Medical expenses are a fact of life in the U.S. — so is the hardship many Americans experience paying those bills. A record $140 billion in medical expenses went unpaid last year, according to a recent study in the Journal of the American Medical Association.
But whether you’re just starting your career or preparing for retirement, there are ways to plan ahead to cover health care costs. For those who qualify, look into a tax-advantaged Health Savings Account (HSA) or a Flexible Spending Account (FSA). HSAs are available to people with a high-deductible health plan.
“You own that, and you get to put pre-tax dollars there. It earns interest, and if you change employment you can take it with you,” explained Dan Geltrude, an accountant and founder of Geltrude & Company. But FSAs are different.
“It is pre-tax dollars. However, it’s owned by your employer. It doesn’t earn interest, and you must spend it within the planned year,” he said.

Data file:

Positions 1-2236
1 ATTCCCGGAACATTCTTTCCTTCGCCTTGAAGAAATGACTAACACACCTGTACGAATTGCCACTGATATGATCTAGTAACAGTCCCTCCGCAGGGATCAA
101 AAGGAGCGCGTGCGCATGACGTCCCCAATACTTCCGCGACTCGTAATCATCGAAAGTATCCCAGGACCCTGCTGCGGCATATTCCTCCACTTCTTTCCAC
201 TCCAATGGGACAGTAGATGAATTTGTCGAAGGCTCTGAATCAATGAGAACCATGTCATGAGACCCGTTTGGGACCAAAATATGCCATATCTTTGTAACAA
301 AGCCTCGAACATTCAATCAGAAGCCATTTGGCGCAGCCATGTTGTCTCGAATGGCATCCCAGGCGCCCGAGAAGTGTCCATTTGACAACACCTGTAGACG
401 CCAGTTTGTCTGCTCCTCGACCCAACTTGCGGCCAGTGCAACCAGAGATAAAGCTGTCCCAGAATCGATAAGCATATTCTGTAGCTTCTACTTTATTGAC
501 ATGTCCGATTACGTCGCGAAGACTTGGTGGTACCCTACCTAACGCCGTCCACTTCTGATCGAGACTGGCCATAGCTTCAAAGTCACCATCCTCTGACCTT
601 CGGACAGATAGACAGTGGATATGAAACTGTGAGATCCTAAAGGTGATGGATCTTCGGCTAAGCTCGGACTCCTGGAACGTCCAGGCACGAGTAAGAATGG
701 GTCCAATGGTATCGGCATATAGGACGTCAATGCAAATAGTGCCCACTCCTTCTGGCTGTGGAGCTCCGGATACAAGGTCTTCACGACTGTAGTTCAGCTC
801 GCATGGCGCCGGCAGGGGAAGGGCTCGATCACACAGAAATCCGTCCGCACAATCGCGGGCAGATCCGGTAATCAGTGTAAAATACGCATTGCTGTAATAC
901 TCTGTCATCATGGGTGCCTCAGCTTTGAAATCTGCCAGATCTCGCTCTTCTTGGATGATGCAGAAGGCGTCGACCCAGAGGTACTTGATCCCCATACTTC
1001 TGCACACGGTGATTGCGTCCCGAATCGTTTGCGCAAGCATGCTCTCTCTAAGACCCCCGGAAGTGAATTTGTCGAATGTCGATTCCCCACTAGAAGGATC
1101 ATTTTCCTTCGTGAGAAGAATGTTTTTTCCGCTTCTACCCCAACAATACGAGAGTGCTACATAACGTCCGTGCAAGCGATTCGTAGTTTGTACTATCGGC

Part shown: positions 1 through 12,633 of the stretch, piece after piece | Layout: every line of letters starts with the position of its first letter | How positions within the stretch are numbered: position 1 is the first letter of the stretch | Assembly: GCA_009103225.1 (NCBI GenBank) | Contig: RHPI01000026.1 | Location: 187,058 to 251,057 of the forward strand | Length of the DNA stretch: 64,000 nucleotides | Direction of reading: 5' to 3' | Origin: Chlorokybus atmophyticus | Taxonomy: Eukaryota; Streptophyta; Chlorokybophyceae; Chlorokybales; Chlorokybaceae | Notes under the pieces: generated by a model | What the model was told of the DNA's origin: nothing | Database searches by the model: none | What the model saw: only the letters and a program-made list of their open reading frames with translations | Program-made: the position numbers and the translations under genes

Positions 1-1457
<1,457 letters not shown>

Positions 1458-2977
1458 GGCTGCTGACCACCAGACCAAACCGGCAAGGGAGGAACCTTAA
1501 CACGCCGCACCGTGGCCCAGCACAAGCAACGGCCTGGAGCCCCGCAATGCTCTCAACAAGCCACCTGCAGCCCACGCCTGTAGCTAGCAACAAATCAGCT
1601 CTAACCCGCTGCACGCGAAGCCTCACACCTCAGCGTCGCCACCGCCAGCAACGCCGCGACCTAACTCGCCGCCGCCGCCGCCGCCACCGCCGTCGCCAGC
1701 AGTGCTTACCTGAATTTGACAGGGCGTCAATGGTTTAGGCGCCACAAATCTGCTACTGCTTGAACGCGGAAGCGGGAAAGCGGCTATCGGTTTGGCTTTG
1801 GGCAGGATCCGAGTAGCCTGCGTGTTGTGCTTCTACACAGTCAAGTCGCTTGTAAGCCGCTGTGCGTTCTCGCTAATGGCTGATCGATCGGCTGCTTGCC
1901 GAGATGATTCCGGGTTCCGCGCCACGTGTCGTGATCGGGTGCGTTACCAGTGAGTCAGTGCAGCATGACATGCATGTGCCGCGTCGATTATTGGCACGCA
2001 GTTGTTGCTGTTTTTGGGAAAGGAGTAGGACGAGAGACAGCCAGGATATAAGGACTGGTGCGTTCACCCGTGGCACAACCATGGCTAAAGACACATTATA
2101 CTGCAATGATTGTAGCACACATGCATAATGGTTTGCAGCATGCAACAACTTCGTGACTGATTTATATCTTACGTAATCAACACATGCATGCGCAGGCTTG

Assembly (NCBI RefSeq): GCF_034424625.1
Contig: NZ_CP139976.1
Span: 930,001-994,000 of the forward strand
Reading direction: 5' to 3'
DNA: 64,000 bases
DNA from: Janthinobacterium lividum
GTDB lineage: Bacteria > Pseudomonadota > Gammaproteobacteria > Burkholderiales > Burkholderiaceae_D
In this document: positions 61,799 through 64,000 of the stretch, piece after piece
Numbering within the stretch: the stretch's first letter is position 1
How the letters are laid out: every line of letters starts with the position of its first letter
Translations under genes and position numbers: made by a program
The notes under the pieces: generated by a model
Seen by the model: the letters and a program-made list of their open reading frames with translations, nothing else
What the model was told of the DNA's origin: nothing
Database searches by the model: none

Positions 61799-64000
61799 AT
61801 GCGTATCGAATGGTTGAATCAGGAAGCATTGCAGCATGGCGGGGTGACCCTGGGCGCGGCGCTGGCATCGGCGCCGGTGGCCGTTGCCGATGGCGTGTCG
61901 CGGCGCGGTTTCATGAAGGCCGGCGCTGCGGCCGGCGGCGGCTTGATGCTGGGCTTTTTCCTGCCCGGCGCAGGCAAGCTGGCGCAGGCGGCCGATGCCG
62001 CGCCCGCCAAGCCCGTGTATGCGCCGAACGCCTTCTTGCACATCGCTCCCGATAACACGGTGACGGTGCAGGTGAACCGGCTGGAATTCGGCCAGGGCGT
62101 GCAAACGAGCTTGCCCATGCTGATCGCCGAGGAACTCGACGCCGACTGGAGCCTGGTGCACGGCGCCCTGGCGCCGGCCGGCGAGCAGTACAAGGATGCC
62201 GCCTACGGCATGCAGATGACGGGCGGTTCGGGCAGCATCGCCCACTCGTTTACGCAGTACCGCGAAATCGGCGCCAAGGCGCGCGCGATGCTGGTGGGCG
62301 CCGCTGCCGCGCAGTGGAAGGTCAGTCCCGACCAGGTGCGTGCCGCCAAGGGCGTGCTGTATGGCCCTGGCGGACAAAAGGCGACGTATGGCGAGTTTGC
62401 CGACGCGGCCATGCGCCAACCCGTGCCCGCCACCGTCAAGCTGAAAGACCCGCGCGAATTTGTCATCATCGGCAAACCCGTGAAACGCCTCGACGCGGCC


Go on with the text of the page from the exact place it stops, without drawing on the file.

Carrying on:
$300,000 in bills
According to a Fidelity Retiree Health Care Cost Estimate, an average retired couple in 2021 may need approximately $300,000 saved to cover rest-of-life health bills.
“That number is staggering. So what to do? Well, you need to start saving as early as possible,” Geltrude said. “As the saying goes, Best time to plant a tree? Twenty years ago. Second best time is today. So start putting those dollars aside in anticipation of what costs you’re going to have in retirement — especially for health care.”
He also recommended staying in-network when seeking medical care to keep overall costs down. For patients who might find themselves stuck with a mountain of out-of-network charges, thecould offer some protection starting next year.
Ultimately, Geltrude advised: “Don’t just accept your medical charges as is. You’re the consumer — you have the right to question these things.”
Review your medical bills carefully and check for unreasonable charges. You can also ask for financial assistance from health providers or opt into a monthly billing plan. “There could be some negotiating in those costs,” Geltrude said.